Boring, but important: Insurance

Insurance might not be the sexiest topic in the universe, but it sure is important. Here’s an update on some insurance practices that every homeowner should know, just in case.

First off, if your place is vacant for more than 30 days, you should be aware that any property that is unoccupied for this period of time or longer is not covered for vandalism, theft, or malicious mischief. This situation usually comes up when a buyer closes escrow on a property and immediately begins renovations that take more than a month to complete (and what kind of renovations take less than a month?). If you are planning to give your new digs a facelift prior to moving in, ask your insurance agent about a supplemental policy to cover your place during the renovations.

For you condo owners, I’ve mentioned this one before, but it never hurts to mention it again. Most homeowner’s associations have a master policy that covers the shell of the building — in other words, the policy would rebuild the property to the unfinished interior walls of the units. From the unfinished walls in, the owner needs a condo policy — otherwise known as an HO-6 policy — that covers the interior finishes such as the light fixtures, appliances, counters, bathtubs, etc. Ask your agent to review the HOA’s master policy to make sure you have the correct coverage for your condo and your belongings.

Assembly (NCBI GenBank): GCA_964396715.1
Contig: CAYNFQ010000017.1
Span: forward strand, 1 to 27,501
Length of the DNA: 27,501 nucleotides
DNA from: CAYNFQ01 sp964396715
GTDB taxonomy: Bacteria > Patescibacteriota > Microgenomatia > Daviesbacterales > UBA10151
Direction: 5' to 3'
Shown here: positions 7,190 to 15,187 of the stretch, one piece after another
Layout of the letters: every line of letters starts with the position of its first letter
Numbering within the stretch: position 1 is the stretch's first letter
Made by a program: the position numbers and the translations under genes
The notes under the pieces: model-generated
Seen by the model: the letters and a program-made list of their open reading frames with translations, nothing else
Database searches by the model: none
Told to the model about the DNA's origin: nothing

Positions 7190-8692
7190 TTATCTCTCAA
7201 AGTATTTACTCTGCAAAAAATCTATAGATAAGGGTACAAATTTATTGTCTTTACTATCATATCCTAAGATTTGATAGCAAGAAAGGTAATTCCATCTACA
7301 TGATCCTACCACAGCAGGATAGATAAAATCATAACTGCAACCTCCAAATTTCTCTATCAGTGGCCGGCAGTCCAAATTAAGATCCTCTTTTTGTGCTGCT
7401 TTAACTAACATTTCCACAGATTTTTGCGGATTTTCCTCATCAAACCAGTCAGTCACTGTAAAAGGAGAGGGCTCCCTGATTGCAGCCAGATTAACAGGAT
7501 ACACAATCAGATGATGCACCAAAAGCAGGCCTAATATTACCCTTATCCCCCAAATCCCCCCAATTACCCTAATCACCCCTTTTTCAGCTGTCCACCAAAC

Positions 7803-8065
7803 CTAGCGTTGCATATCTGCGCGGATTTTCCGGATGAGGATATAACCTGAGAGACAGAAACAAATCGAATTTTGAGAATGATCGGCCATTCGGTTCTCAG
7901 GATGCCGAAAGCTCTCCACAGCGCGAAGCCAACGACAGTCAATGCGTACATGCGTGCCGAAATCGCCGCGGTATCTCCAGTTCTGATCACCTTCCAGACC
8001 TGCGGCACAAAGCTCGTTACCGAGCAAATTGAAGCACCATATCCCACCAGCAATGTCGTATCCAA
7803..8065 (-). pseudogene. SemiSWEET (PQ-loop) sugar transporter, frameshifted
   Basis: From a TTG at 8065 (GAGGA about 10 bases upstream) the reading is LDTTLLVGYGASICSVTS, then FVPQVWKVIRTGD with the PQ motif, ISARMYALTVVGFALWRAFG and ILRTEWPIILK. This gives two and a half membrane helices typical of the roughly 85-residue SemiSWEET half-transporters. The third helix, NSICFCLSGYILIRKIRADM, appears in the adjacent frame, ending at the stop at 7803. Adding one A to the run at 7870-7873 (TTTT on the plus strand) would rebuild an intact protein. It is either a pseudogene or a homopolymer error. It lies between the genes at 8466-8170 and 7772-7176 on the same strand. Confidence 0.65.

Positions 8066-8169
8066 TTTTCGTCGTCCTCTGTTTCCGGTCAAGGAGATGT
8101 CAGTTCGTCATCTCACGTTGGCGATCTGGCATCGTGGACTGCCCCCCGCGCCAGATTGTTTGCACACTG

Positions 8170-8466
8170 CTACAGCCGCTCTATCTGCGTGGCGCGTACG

And for those of you who have help around the house — a nanny, a gardener, a housekeeper, gather ’round and learn about worker’s compensation. Most policies provide very basic, limited coverage for in-servant (nanny, housekeeper, babysitter, or anyone who works for you inside your home) or out-servant (gardener or anyone else who works outside) employees. If these people work less than 20 hours a week, your policy likely provides some limited coverage. If they work for you for more than 20 hours a week, you need to buy worker’s compensation coverage. Without this endorsement, you could be on the hook personally for any injuries or claims of the employee.

If these situations apply to you, be sure to ask your insurance agent to verify that you’re covered fully. And here’s to hoping you never need to make a claim.

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